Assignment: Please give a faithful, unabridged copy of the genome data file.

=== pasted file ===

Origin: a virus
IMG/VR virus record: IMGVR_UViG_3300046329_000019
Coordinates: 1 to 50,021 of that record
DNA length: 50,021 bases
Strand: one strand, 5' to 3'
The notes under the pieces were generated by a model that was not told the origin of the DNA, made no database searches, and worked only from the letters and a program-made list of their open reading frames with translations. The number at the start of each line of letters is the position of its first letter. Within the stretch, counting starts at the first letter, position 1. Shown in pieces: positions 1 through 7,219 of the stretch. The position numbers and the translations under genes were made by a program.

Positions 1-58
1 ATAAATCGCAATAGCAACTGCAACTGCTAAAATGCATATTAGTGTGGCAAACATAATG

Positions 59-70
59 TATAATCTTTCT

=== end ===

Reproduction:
Origin: a virus
IMG/VR virus record: IMGVR_UViG_3300046329_000019
Coordinates: 1 to 50,021 of that record
DNA length: 50,021 bases
Strand: one strand, 5' to 3'
The notes under the pieces were generated by a model that was not told the origin of the DNA, made no database searches, and worked only from the letters and a program-made list of their open reading frames with translations. The number at the start of each line of letters is the position of its first letter. Within the stretch, counting starts at the first letter, position 1. Shown in pieces: positions 1 through 7,219 of the stretch. The position numbers and the translations under genes were made by a program.

Positions 1-58
1 ATAAATCGCAATAGCAACTGCAACTGCTAAAATGCATATTAGTGTGGCAAACATAATG

Positions 59-70
59 TATAATCTTTCT